The relationship between vitamin D3 supplementation in younger patients with depression and vitamin D insufficiency remains unclear, according to study results presented at ENDO 2017: the 99th Annual Meeting & Expo, April 1-4, in Orlando, Florida.
Because there is little systematic data to clarify the association between vitamin D deficiency and depression in younger populations, Vinod Yalamanchili, MD, from the Cheyenne Regional Medical Center in Wyoming, and colleagues performed a randomized double-blind placebo study in 198 young women (119 of whom were white and 79 of whom were black) with a mean age of 36.7 and vitamin D insufficiency (serum 25-hydroxyvitamin D [250HD]≤20 ng/dl [50 nmol/liter]).
The subjects were randomly assigned to daily placebo or 400, 800, 1600, or 2400 IU of vitamin D3 plus added calcium supplements to maintain a total daily calcium intake between 1000 and 1200 mg.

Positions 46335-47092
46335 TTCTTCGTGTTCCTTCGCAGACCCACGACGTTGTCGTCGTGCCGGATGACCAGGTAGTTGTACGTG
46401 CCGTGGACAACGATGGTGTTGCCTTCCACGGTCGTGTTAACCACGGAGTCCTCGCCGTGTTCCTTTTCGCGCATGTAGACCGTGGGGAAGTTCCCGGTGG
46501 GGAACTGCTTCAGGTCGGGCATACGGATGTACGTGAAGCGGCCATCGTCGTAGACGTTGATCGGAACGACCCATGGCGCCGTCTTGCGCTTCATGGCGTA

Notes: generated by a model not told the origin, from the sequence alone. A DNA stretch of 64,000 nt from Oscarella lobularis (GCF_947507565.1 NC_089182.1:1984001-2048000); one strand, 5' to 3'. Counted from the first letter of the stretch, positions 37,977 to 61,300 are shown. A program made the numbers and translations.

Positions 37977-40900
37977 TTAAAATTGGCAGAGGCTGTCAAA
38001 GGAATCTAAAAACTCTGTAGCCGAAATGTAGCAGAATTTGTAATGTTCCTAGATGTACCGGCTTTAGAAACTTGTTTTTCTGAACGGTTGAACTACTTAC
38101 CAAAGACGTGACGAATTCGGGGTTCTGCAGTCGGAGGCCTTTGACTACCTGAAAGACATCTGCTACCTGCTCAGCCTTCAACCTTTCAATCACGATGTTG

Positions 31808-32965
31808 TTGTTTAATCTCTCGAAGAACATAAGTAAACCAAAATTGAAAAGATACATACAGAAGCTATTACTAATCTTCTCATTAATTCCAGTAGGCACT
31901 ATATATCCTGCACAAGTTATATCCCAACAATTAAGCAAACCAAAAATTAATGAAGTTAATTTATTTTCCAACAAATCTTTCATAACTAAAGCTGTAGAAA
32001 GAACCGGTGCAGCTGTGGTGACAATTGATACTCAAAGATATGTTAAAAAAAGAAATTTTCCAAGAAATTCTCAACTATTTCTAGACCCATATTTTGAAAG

The researchers also used the Geriatric Depression Scale-Long Form 30 (GDS-LF30) to collect data on depressive symptoms at baseline and at study’s end, which were 5.3 (standard deviation [SD] ±5.3) and 3.9 (SD ±4.1), respectively. The scores saw little change due to the different doses of vitamin D. Serum 250HD levels at baseline did not correlate significantly with GDS scores, and different doses of vitamin D brought no change to GDS scores (P = 0.453), at the 12-month level (P = 0.301). The significant statistical relationship was between GDS at baseline and the 12-month level (P <0.0001).
“In our study, treatment with incremental doses of vitamin D3 400 IU/d through 2400 IU/d in vitamin D insufficient younger women did not improve depression scores,” Yalamanchili stated. “In a previous 3-year study of 1,25 dihydroxyvitamin D and 1-year study of 25 dihydroxyvitamin D in elderly women there was no effect of treatment on GDS. It remains to be studied whether there is any effect of vitamin D3 supplementation in patients who have vitamin D insufficiency and depression.”
Yalamanchili V, Gallagher JC. Effect of vitamin D supplementation on depression scores in younger caucasian and African-American women. Abstract SUN 345. Presented at: ENDO 2017; April 1-4, 2017; Orlando, Florida.
This article originally appeared on Psychiatry Advisor